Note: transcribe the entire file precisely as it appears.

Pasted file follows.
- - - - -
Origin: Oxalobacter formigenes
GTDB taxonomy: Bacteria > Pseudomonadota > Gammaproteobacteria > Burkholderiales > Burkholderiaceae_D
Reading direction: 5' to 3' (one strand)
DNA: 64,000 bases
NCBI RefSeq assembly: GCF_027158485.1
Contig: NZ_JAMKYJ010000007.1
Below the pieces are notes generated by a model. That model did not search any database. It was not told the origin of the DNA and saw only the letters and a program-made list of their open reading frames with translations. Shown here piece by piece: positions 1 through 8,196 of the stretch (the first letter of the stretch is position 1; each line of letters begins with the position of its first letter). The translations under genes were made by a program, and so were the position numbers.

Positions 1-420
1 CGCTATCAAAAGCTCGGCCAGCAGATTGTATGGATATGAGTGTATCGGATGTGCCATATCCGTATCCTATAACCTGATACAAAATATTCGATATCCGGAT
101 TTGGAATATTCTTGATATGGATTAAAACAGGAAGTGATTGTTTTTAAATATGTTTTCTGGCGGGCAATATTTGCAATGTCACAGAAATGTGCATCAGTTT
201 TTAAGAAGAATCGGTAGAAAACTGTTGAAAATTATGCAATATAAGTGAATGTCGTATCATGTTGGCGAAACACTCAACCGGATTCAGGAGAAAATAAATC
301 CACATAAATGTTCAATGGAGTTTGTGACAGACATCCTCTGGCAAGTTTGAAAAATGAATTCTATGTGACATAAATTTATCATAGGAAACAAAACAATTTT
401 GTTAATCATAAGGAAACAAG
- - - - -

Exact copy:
Origin: Oxalobacter formigenes
GTDB taxonomy: Bacteria > Pseudomonadota > Gammaproteobacteria > Burkholderiales > Burkholderiaceae_D
Reading direction: 5' to 3' (one strand)
DNA: 64,000 bases
NCBI RefSeq assembly: GCF_027158485.1
Contig: NZ_JAMKYJ010000007.1
Below the pieces are notes generated by a model. That model did not search any database. It was not told the origin of the DNA and saw only the letters and a program-made list of their open reading frames with translations. Shown here piece by piece: positions 1 through 8,196 of the stretch (the first letter of the stretch is position 1; each line of letters begins with the position of its first letter). The translations under genes were made by a program, and so were the position numbers.

Positions 1-420
1 CGCTATCAAAAGCTCGGCCAGCAGATTGTATGGATATGAGTGTATCGGATGTGCCATATCCGTATCCTATAACCTGATACAAAATATTCGATATCCGGAT
101 TTGGAATATTCTTGATATGGATTAAAACAGGAAGTGATTGTTTTTAAATATGTTTTCTGGCGGGCAATATTTGCAATGTCACAGAAATGTGCATCAGTTT
201 TTAAGAAGAATCGGTAGAAAACTGTTGAAAATTATGCAATATAAGTGAATGTCGTATCATGTTGGCGAAACACTCAACCGGATTCAGGAGAAAATAAATC
301 CACATAAATGTTCAATGGAGTTTGTGACAGACATCCTCTGGCAAGTTTGAAAAATGAATTCTATGTGACATAAATTTATCATAGGAAACAAAACAATTTT
401 GTTAATCATAAGGAAACAAG